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Pushing the Limits of DNA Assembly

Posted by Guest Blogger on Sep 6, 2017 9:01:33 AM

This post was contributed by guest blogger Lydia Morrison from New England Biolabs.

What is DNA assembly? In the context of cloning, DNA assembly refers to a method of physically joining multiple fragments of DNA to create a synthetically designed DNA sequence. There are multiple methods of DNA assembly available, including: Gibson Assembly®, BioBrick® Assembly, Golden Gate Assembly, and NEBuilder® HiFi DNA Assembly. Gibson Assembly allows the production of scarless DNA constructs using homologous regions to guide the joining reaction. BioBrick Assembly will leave scar regions at the site of fragment joining, but this is fine for its goal of creating a choice of standardized constructs and tools for the rational and simple shuffling of DNA regions. Golden Gate Assembly also allows the creation of standardized DNA constructs, but its use of Type IIS restriction enzymes results in scarless assembly. Finally, the NEBuilder® HiFi DNA Assembly method from New England Biolabs® has minimal upfront requirements and allows you to expediently join multiple synthetic fragments, create multiple mutations in one or multiple fragments, and generate constructs for producing single-guide RNAs – but it also allows you to skip purification steps and end-repair steps with well-designed fragment overlap sections, while still creating scarless plasmid inserts. 

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Topics: Techniques, Plasmid Cloning

3 Tips to Improve HDR Efficiency for CRISPR Editing in Human Cells

Posted by Guest Blogger on Sep 5, 2017 9:58:42 AM

This post was contributed by guest bloggers Dominik Paquet and Dylan Kwart from Ludwig-Maximilians-University in Munich and Marc Tessier-Lavigne’s lab at the Rockefeller University in NYC.

The CRISPR/Cas9 system is a versatile tool for precise gene editing in many organisms and model systems. We have used CRISPR/Cas9 extensively for the purpose of making sequence-specific changes in human induced pluripotent stem cells (iPSCs). The CRISPR/Cas9 com­plex is very efficient at introducing double stranded breaks (DSBs) into genomic DNA in many cell types and often results in biallelic modifications. Most commonly, DSBs are repaired by the nonhomologous end-joining (NHEJ) pathway, leading to nonspecific nucleotide insertions, dele­tions or other mutations, referred to as ‘indels’. While this is convenient for generating gene knockouts, NHEJ repair does not allow introduction of specific sequence changes.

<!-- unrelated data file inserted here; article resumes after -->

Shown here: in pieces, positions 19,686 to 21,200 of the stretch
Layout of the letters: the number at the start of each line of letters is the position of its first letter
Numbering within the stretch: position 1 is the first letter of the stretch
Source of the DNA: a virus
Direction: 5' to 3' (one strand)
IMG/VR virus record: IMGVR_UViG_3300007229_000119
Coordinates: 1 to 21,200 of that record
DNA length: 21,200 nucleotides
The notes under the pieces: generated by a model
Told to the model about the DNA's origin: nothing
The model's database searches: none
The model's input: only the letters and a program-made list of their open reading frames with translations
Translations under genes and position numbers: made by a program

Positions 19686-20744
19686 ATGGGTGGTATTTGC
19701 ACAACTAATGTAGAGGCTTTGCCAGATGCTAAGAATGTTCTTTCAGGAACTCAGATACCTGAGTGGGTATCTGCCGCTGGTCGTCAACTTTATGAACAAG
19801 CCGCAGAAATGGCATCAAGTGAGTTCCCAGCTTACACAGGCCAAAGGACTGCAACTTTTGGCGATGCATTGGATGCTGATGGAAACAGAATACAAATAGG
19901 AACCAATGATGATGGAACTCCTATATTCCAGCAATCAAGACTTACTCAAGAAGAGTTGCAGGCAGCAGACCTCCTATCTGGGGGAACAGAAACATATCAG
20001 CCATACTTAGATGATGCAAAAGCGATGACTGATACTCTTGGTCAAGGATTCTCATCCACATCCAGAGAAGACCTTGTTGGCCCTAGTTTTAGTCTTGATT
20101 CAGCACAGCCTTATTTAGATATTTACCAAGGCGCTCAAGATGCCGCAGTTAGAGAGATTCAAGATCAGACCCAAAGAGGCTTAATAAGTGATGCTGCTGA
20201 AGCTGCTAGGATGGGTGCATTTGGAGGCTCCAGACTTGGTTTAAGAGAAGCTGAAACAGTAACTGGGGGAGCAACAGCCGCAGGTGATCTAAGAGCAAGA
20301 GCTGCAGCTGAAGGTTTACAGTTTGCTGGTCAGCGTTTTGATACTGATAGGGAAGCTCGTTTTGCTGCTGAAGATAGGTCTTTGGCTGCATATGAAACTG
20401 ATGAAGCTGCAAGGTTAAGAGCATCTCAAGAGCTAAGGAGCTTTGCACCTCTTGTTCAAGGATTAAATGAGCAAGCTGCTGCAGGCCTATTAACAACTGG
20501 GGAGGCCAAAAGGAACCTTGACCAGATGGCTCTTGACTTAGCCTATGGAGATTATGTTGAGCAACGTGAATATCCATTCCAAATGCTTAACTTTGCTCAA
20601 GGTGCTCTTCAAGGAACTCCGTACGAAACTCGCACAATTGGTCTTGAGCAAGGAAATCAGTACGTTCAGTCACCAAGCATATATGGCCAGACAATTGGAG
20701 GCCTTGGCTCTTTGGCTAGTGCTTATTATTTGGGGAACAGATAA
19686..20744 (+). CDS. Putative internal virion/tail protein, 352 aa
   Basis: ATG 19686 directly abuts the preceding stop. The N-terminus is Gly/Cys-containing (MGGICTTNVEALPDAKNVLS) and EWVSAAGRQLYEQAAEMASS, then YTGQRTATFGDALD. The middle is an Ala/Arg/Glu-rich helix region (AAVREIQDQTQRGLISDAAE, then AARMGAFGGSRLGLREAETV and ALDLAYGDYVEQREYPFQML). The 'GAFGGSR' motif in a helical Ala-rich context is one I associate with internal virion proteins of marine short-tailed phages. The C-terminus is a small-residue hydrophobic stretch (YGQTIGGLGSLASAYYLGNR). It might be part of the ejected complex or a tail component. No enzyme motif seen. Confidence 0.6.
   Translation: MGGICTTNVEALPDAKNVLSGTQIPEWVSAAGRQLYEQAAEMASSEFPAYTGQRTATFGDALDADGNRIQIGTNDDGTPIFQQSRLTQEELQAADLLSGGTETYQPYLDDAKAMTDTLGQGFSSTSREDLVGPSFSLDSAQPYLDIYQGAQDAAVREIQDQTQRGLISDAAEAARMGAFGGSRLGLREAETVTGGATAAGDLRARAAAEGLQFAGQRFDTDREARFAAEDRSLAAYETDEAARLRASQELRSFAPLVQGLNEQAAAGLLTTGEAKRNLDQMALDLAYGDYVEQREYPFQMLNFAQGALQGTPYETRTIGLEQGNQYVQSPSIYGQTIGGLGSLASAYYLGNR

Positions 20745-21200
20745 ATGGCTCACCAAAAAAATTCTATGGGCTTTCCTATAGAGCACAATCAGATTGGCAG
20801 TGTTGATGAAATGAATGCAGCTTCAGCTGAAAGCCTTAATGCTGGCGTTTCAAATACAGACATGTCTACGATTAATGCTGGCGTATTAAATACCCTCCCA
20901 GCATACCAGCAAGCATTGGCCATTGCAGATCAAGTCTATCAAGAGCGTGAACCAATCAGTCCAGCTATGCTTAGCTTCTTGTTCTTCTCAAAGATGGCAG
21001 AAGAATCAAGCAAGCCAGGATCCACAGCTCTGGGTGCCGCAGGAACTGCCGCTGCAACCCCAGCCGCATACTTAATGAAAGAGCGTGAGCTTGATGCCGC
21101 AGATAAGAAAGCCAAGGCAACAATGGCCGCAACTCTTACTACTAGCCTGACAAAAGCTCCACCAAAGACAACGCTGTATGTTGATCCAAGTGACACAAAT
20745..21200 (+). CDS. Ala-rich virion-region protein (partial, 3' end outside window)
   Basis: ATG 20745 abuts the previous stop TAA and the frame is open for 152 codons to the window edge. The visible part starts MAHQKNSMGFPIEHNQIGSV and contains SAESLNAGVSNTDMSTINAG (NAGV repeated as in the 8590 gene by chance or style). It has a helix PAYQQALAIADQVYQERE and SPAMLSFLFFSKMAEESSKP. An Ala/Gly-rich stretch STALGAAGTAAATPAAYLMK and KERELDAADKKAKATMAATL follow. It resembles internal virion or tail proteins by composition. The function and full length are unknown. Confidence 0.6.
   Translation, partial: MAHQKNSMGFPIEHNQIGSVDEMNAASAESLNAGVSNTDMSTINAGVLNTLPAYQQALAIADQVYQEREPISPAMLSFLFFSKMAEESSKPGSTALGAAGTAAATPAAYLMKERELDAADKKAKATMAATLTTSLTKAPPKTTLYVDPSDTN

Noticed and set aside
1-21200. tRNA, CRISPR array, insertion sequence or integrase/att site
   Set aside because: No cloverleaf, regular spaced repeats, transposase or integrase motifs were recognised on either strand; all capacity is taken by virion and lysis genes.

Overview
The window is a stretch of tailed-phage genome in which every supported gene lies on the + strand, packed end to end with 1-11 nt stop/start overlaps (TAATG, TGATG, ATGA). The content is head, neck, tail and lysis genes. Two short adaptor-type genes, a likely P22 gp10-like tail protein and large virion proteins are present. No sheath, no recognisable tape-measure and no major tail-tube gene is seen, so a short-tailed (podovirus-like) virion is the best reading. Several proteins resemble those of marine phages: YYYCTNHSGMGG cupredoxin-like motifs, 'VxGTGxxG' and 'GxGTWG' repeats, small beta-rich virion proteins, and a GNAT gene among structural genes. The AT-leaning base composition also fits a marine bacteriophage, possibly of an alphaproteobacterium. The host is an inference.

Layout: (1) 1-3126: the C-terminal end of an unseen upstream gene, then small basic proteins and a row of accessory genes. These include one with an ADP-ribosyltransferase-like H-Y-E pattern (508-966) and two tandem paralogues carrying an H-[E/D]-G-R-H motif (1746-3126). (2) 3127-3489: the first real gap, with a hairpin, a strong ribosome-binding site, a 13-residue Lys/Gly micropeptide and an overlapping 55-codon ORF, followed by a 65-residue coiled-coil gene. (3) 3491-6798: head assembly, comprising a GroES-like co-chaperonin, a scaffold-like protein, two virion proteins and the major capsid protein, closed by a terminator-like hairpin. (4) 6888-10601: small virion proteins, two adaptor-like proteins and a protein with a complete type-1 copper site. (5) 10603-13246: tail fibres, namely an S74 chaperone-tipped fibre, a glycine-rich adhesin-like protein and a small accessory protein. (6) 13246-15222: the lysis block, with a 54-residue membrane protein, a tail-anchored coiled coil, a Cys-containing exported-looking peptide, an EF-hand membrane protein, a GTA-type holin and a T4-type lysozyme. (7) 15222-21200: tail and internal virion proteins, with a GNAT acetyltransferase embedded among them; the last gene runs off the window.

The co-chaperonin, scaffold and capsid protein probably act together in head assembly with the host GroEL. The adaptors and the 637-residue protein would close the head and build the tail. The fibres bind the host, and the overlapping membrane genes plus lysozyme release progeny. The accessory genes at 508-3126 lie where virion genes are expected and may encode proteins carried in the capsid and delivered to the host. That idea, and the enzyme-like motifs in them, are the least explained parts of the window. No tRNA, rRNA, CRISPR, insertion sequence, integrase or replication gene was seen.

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Topics: CRISPR

Quick Guide to Working with Drosophila Part 3: Genome Engineering in Flies

Posted by Guest Blogger on Jul 28, 2017 9:30:50 AM

This post was contributed by guest blogger Jon Chow, an immunology PhD student at Harvard University.

In my previous two posts, I’ve described the fundamentals of how to work with Drosophila as an experimental model organism. I then described the Gal4/UAS system used by geneticists to study gene function. In this final installment, I’ll provide a brief introduction as to how you can engineer new transgenic flies to study your favorite gene (YFG). 

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Topics: Drosophila, Quick Guide to Drosophila

Quick Guide to Working with Drosophila Part 2: Controlling Gene Expression in Flies with Gal4/UAS

Posted by Guest Blogger on Jul 21, 2017 8:48:55 AM

This post was contributed by guest blogger Jon Chow, an immunology PhD student at Harvard University.

In this second post in our quick guide to working with Drosophila, you’ll learn how to maniupate expression of your favorite gene (YFG) in flies. Read the first post here.

Once you’ve identified some fly stocks and other reagents of interest, the next question to ask is what to do with them. In some cases, there might be a mutation that disrupts the function of YFG. You could compare this mutant fly to one lacking the mutation in the same genetic background. In other cases, YFG or one of its mutant variants will need to be overexpressed or knocked down. To do this, Drosophila geneticists use the Gal4/UAS system. This incredibly useful, yet simple system allows you to systematically study gene function with temporal control and cell-type specificity!

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Topics: Lab Tips, Drosophila, Quick Guide to Drosophila

Quick Guide to Working with Drosophila Part 1: Getting Started with Flies

Posted by Guest Blogger on Jul 13, 2017 10:30:00 AM

This post was contributed by guest blogger Jon Chow, an immunology PhD student at Harvard University.

Do you have a gene of interest but have run into a wall trying to study it? It happens. Is it an evolutionarily conserved gene? Can you find an ortholog in the Drosophila genome? Continue reading and I’ll show you how Drosophila can be used to push your research in new and exciting directions.

Drosophila are very easy to manipulate genetically and have limited genetic redundancy (meaning, there’s more of a chance of seeing a phenotype since additional genes that can do the same function are less likely to exist). If there’s an ortholog of your favorite gene (YFG) in Drosophila (and even if there’s not!) the wealth of Drosophila genetic tools available allow you to study many aspects of your gene’s functional biology in a living organism. This is the first post in a three-part series. We’ll first discuss how to get started on fly work in this post. The second post will detail a major tool used by Drosophila geneticists (the Gal4/UAS system), and the third post will describe how you can make your own mutant flies.

Find Drosophila Resources at Addgene

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Topics: Lab Tips, Drosophila, Quick Guide to Drosophila

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